After a day of talks in Vienna, the decision showed the strength of the unprecedented alliance between the world's top two oil producers, Saudi Arabia and Russia, and confounded Wall Street analysts who'd predicted Moscow would be reluctant to keep going, Bloomberg said.
The deal was even beefed up through the inclusion of Nigeria and Libya, two members of the Organization of Petroleum Exporting Countries originally exempted from the curbs.
Read alsoPutin crowns himself OPEC king – media"We are united, shoulder to shoulder," Saudi Arabian Energy Minister Khalid Al-Falih said sitting next to his Russian counterpart Alexander Novak at a press conference after the meeting. "We are completely aligned."
Since the pact started a year ago, global inventories have fallen and prices risen by more than $20 a barrel, but in a rare display of unanimity at an OPEC meeting ministers agreed the job wasn't yet complete. By keeping the 1.8 million barrels a day of cuts in place for a further nine months, the oil producers aim to return stockpiles to their five-year average without overheating the market and eliciting a new flood of shale oil.
"Fundamentally, the cuts have worked well,” Patrick Pouyanne, chief executive officer of French oil major Total SA, said at a press briefing in Antwerp. “I'm not surprised they decided to extend."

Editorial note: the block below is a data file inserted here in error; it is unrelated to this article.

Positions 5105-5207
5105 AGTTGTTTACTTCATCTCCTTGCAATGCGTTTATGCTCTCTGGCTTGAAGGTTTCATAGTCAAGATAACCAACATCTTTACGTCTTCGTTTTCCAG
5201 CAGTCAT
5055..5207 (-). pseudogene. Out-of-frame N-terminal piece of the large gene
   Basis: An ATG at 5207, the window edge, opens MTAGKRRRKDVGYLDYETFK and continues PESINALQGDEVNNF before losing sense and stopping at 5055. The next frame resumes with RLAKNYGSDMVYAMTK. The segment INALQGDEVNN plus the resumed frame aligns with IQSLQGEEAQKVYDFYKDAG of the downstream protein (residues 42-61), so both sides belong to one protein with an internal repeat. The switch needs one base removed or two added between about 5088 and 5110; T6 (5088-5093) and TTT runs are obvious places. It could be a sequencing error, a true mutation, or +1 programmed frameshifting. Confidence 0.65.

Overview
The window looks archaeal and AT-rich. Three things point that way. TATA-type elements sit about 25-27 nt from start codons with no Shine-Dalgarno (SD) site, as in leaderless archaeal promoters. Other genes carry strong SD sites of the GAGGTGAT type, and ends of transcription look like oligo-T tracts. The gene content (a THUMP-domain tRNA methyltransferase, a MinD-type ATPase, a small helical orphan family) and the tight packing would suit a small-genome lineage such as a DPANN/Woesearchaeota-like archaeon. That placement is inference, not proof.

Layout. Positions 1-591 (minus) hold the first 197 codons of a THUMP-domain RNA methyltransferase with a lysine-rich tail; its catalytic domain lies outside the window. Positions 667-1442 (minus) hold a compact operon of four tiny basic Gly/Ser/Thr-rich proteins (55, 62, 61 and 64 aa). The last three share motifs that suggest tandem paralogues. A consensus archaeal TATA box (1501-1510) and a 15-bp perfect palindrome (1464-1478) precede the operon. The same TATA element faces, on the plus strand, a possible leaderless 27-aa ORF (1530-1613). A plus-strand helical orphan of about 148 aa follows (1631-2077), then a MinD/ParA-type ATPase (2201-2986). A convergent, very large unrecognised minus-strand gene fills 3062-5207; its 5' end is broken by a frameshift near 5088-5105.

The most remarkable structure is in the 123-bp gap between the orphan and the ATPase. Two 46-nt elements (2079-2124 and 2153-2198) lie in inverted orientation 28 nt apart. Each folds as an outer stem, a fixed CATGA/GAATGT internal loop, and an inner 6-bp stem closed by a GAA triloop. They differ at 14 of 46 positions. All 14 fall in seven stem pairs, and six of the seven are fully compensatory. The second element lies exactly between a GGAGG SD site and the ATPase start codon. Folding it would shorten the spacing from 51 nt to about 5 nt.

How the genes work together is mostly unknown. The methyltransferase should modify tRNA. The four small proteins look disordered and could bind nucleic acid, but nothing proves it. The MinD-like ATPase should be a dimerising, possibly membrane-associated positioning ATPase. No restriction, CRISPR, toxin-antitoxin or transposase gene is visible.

Libya and Nigeria, previously exempt from cutting production due to internal strife, agreed to a collective cap on their output that exceeds the nations' current production, according to Iranian Oil Minister Bijan Namdar Zanganeh. To accommodate the two new countries the existing deal will be reset to run for twelve months from January to December, delegates said.
"The most positive surprise is the inclusion of Libya and Nigeria in the deal and it removes uncertainty about supply in 2018," said Jan Edelmann, an analyst at HSH Nordbank in Hamburg.
Benchmark Brent crude rose 0.7 percent to $63.57 a barrel at 8:06 p.m. in London.
Before the meeting, Russia had sought assurances on how and when the agreement would be phased out, people involved in negotiations said earlier this week. The country needs greater clarity than most OPEC members because its economic policy making is more complex, including a floating exchange rate that fluctuates with the oil price.